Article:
ESA’s Sentinel-2 satellite is tracking what may be the largest bloom of Sargassum seaweed ever recorded as it drifts toward the US East Coast, threatening to dump millions of tons of rotting vegetation on thousands of miles of beaches.
Famed in history and folklore, the Sargasso Sea is what at first seems to be a legend, but turns out to be a solid fact. First recorded in the logs of Christopher Columbus, who sailed through it in 1492, it’s a huge calm patch in the middle of the Atlantic Ocean where the great sea currents flow around it, but not through. It’s located in the doldrums latitudes where the winds may not blow for weeks at a time, leaving behind thousands of square miles of unmoving deep-blue water of remarkable clarity.
But what makes the Sargasso Sea worthy of raising the hairs on the back of the neck is the Sargassum weed that grows there. It’s a form of rootless, leafy algae with grape-like bladders that keep it afloat. It turns the Sargasso Sea into a matted jungle where seahorses live and acts as the mating ground for the European and American eels, which was a mystery for thousands of years.
This weed was also a fearsome sight for sailors. Columbus thought he’d be tangled in it or that it indicated shallow waters and reefs. Over the centuries, it developed a mythical reputation as a graveyard of ships where, supposedly, fleets of rotting hulls floated in the clutches of the weeds long after their stranded crews had died of hunger and thirst.
It also inspired many works of fiction, including a Doc Savage novel, the works of Dennis Wheatley and Ezra Pound, and even an episode of the Jonny Quest cartoon series.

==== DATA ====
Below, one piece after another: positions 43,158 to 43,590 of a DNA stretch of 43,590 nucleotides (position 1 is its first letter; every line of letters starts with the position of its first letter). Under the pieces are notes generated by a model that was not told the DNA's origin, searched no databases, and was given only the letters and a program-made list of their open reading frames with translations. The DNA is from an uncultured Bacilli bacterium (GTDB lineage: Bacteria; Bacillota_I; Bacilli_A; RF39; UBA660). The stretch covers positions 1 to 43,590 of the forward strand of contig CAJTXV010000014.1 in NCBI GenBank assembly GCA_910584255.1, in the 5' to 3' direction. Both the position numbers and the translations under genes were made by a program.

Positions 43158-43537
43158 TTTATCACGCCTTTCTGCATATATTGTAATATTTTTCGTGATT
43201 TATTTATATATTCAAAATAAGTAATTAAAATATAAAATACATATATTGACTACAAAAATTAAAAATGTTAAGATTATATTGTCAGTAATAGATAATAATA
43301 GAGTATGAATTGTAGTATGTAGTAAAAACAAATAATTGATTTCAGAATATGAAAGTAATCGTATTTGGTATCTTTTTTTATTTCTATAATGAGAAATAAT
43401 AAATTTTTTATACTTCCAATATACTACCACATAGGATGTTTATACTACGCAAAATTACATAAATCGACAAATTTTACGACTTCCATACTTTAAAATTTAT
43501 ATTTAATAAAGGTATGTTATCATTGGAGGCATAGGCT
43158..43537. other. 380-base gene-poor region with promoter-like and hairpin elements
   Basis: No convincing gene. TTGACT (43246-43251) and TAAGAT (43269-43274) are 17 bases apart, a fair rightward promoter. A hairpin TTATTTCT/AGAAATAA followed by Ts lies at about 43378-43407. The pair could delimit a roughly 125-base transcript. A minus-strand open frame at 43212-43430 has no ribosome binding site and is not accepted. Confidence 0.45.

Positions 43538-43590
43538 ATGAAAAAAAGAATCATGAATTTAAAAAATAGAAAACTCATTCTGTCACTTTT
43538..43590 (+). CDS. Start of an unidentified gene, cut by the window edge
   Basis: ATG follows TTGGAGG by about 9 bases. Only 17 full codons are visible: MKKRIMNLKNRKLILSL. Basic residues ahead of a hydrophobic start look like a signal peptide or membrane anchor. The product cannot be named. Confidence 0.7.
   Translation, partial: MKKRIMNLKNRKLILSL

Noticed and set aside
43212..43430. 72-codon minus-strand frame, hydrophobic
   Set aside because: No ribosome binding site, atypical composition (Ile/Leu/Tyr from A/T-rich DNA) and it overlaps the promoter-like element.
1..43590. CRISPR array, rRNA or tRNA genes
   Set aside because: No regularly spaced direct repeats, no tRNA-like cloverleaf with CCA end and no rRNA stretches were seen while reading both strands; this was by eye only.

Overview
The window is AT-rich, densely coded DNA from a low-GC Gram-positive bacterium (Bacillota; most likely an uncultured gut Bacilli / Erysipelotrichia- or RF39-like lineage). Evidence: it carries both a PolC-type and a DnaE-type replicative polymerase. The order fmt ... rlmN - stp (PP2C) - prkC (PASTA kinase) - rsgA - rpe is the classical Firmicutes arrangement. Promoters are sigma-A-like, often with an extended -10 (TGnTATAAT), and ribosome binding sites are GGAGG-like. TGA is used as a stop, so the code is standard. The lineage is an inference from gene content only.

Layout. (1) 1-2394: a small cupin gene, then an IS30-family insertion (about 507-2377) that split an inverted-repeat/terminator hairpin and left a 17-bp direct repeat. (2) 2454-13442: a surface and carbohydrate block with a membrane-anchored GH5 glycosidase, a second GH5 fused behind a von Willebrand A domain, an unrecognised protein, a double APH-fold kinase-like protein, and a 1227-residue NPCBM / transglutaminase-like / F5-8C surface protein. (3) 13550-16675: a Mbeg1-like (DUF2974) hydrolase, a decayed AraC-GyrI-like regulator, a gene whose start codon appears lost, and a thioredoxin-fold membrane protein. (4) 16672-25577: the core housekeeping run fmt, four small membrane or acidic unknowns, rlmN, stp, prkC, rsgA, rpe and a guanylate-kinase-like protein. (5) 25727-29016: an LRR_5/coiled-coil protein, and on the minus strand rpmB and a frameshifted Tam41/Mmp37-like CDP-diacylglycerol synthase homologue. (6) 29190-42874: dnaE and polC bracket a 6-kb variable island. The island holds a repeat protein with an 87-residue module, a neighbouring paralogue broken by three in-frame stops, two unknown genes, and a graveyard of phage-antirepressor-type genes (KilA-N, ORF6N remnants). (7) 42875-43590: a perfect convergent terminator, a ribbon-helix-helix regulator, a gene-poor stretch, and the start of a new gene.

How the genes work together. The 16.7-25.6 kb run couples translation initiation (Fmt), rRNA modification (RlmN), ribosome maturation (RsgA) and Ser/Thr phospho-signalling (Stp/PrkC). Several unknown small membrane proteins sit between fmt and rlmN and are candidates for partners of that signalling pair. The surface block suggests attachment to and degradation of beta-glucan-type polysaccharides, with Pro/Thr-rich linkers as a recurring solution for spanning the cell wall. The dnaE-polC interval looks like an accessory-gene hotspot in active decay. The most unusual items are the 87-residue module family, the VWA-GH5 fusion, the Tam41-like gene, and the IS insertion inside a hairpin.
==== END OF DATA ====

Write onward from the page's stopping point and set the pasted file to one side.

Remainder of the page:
Today, the Sargassum poses a more realistic problem. As part of ESA’s Earth Observation Science for Society initiative. Sentinel-2, 3, and 6 have been monitoring and tracking the latest Sargassum bloom recorded, which extends over 5,500 miles (8,800 km) from the shores of Africa to the Gulf of Mexico and is estimated to have a mass of 10 million tonnes.
So long as it remains in the deep ocean, the Sargassum isn’t much of a problem, but as it approaches the Florida Keys, the Yucatán Peninsula, and the eastern Caribbean, it could have a nasty impact. In shallow water, the Sargassum could reduce oxygen in the water to critical levels and disrupt fishing and the local ecology. Washing onto the beaches, it would soon rot in the tropical sun, emitting toxic hydrogen sulfide gas and the nauseating odor of rotten eggs.
The result could be economic damage in the millions, so ESA and other agencies are keeping a close eye on the giant mat’s drift. Since it will have to cross through the Gulf Stream, it could be pushed north, and exactly where it may end up is still uncertain. But one thing is certain – a lot of people will be investing in nets to keep it off beaches, and rakes, pitchforks and power equipment to clear it away if it makes landfall.